20 Mar 2007

Chekhov on Blogging

I read all of Chekhov's short stories in a single lonely weekend during my first term at university. That was almost twenty-five years ago and I have since remained an avid fan, although naturally I have forgotten every word. I do remember a Kiss.

I have been a fan of Christopher Hampton, mind, even longer: ever since I adored Mrs Botogol (as she wasn't then) bring the house down with a perfect performance as Araminta in the Philanthropist. That was very probably in 1981.

So all in all I was excited on Friday to go to The Seagull at the Royal Court [well, silly, because it's a play by Chekhov... in a new version by Hampton] But not excited enough to stay awake during all of the second half, mind, but in my defence I have to point out that the play was two hours and fifty minutes long. That's too long. But the first half was excellent and one bit really caught my attention; so much so, I sadly bought a script, so that I could copy it out in my blog.

Background: Trigorin is a famous blogger, who has recently got a book deal, and Nina accuses him of having a wonderful life. He replies
I don't see what's so special about it [...] All right then, let's talk, let's talk about my wonderful glittering life... (he thinks for a moment)

There's such a thing as obsession, when for example a man thinks all day and night about nothing but the moon, and I have my own moon. All day and all night I am haunted by a single obsessive thought: I have to blog, I have to blog, I have to blog.... No sooner have I finished one post when for some reason or another I have to write a second post, and then a third, and, after the third, a fourth.... I write non-stop at breakneck speed, and I can't seem to do it any other way. Now what's so wonderful and glittering about that, may I ask? Ach... it's a preposterous life! I'm here with you getting steamed up, but at the same time I can't forget for a moment that there's an post saved as draft waiting for me.

There's a cloud, see? which looks like a grand piano. I think to myself: must fit in to my blog somewhere that a cloud floated by. looking like a grand piano [...] I keep fixing on every phrase, on every word that you an I utter, and I can't wait to add all these phrases and words as soon as I can to my literary stockpile: never know when they might come in handy.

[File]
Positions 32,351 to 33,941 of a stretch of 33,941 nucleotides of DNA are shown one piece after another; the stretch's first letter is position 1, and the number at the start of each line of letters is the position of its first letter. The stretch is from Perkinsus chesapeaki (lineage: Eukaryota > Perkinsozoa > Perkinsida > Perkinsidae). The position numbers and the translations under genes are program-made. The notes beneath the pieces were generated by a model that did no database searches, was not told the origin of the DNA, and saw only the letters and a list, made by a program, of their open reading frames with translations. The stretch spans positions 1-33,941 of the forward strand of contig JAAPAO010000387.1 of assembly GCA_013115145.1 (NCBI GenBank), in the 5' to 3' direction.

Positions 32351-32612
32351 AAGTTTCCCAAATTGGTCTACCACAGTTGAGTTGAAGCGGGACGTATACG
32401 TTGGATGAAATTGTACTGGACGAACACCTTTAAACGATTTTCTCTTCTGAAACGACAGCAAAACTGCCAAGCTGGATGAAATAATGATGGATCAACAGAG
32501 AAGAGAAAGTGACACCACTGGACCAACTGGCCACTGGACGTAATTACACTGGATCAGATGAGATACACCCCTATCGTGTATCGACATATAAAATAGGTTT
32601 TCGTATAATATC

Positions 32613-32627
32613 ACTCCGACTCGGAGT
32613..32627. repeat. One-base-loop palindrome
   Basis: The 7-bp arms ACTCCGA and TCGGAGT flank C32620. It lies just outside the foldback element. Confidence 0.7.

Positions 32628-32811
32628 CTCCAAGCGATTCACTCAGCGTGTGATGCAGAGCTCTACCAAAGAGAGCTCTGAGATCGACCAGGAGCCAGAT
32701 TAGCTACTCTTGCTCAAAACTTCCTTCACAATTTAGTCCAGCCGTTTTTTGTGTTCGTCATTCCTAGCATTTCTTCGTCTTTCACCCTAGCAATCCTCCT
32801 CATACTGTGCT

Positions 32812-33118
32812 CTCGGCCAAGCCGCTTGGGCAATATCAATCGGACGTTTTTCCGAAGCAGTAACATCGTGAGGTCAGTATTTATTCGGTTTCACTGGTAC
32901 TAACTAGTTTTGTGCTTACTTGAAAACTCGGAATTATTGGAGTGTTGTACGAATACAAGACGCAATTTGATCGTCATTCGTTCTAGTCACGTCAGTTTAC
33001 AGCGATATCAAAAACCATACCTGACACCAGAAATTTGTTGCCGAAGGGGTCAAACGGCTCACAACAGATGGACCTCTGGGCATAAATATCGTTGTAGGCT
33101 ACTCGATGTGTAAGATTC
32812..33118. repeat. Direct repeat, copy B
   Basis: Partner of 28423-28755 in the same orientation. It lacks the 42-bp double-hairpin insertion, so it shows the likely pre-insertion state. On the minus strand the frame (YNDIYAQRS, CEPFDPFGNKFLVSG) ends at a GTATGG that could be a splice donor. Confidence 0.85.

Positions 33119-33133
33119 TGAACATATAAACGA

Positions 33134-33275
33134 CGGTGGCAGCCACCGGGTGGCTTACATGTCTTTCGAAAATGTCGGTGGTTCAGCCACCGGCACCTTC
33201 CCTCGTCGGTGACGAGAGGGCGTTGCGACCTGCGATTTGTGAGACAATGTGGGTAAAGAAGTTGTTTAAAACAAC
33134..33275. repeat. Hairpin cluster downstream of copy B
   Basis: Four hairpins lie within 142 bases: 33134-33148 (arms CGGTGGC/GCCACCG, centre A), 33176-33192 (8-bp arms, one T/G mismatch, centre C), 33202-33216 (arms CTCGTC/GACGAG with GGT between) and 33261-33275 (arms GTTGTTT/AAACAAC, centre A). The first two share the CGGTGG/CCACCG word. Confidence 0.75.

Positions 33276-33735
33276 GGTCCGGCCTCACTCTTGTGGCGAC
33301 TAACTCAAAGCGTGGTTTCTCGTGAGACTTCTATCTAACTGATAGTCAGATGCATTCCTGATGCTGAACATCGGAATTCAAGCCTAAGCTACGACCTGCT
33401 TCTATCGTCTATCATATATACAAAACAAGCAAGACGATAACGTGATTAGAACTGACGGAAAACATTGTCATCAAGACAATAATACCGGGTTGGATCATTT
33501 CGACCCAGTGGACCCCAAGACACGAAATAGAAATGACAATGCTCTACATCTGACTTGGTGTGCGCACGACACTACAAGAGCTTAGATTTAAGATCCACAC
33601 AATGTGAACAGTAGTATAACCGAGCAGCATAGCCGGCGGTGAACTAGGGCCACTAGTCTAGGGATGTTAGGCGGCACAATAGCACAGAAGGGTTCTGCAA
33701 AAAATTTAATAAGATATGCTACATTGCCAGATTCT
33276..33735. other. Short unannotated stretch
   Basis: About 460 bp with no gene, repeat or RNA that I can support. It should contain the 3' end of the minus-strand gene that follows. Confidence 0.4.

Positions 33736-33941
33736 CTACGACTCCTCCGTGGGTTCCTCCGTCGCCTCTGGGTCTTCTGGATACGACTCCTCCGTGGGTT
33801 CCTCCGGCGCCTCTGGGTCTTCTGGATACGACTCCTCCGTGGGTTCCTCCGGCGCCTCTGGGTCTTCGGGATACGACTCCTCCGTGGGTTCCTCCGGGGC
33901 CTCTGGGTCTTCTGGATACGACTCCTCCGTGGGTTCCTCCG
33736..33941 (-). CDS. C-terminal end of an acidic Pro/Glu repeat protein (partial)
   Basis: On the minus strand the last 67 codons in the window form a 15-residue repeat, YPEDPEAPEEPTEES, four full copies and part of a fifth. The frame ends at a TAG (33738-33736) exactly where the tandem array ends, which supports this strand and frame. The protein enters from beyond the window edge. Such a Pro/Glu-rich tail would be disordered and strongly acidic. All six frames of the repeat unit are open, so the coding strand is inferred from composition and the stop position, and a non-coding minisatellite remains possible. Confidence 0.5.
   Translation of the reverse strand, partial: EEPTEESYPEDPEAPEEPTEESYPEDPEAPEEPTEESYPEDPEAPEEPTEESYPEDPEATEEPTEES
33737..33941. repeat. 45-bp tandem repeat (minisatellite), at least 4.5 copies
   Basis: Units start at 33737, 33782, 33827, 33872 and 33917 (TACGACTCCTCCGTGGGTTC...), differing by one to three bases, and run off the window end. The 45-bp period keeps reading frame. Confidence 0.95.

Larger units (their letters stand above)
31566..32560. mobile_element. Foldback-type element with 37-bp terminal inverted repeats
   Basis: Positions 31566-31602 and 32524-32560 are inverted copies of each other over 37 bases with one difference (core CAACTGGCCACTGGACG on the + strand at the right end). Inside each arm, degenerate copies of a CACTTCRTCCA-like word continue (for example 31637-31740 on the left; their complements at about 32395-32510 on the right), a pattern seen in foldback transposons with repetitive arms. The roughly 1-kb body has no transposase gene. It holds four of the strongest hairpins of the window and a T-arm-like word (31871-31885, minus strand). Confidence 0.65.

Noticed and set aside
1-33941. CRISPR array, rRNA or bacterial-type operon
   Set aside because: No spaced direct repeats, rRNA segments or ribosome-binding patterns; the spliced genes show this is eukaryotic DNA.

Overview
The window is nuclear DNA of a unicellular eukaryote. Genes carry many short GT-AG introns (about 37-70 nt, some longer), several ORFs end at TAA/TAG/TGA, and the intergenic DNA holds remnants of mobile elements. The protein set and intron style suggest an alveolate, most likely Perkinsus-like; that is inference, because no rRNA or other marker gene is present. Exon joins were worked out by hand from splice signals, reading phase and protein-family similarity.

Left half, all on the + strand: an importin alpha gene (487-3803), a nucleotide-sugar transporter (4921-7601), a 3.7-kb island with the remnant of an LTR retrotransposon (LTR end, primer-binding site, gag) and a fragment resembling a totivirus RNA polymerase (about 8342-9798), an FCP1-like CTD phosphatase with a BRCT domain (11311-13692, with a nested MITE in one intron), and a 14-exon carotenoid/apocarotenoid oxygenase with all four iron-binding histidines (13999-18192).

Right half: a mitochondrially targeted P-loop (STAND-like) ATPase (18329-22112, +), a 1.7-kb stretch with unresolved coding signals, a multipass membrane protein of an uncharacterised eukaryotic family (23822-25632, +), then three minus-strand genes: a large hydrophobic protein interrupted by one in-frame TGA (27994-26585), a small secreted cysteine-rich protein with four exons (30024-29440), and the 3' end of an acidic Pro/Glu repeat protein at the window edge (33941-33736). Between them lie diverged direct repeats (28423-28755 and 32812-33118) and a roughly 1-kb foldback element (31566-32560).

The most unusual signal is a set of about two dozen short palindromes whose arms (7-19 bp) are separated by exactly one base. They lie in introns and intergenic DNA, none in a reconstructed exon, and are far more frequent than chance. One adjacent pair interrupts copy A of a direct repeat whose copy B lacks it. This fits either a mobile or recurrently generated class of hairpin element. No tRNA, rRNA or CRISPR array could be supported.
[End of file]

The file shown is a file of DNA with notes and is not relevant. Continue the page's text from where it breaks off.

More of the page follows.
And I am sitting there, in Row K of the stalls, (just behind that scottish bloke from Sea of Souls, actually) in the heart of metropolitan London, watching Chekhov, in a version by Hampton, and I am thinking to myself:
  • that's good, I could blog that
  • it reminds me of a post by Wife in The North
  • I haven't posted anything on my blog for three days. I'm not a real blogger
We bought the script in the interval, and when we had finished our obligatory glass of theatre-Pinot-Grigio we went back to our seats. While I waited for the play to resume I tried to look up the quote, but in the dim light I couldn't read it and I had forgotten my brand-new old-man glasses.

3 comments:

Anonymous said...

But the qualiy of the posts Trigorin left would be debatable - if he blogged everything in his life (which he would have to do if he was constantly blogging) it would eventually lead to a boring blog full of trivial everyday facts. No what makes a real blogger is knowing what everyday things to put in, and to write them in such a way that they are no longer trivial. In short being able to make ones own life seem extraordinary rather than the boring life it is.

The Grocer said...

We seem to have a bit of a theme going, please check out my latest post. It was written before I read your post (honest guv). Anyway I didn't know that the little Russian guy from Star Trek wrote plays, multi talented eh.

botogol said...

grocer: no, I'm a great fan of wifey's; and I wish I had a book deal [would blog for money]

anonymous: indeed yes. the skill of a blogger is not just what you write about, but also what you leave out, and that's given me an idea for another post... watch this space.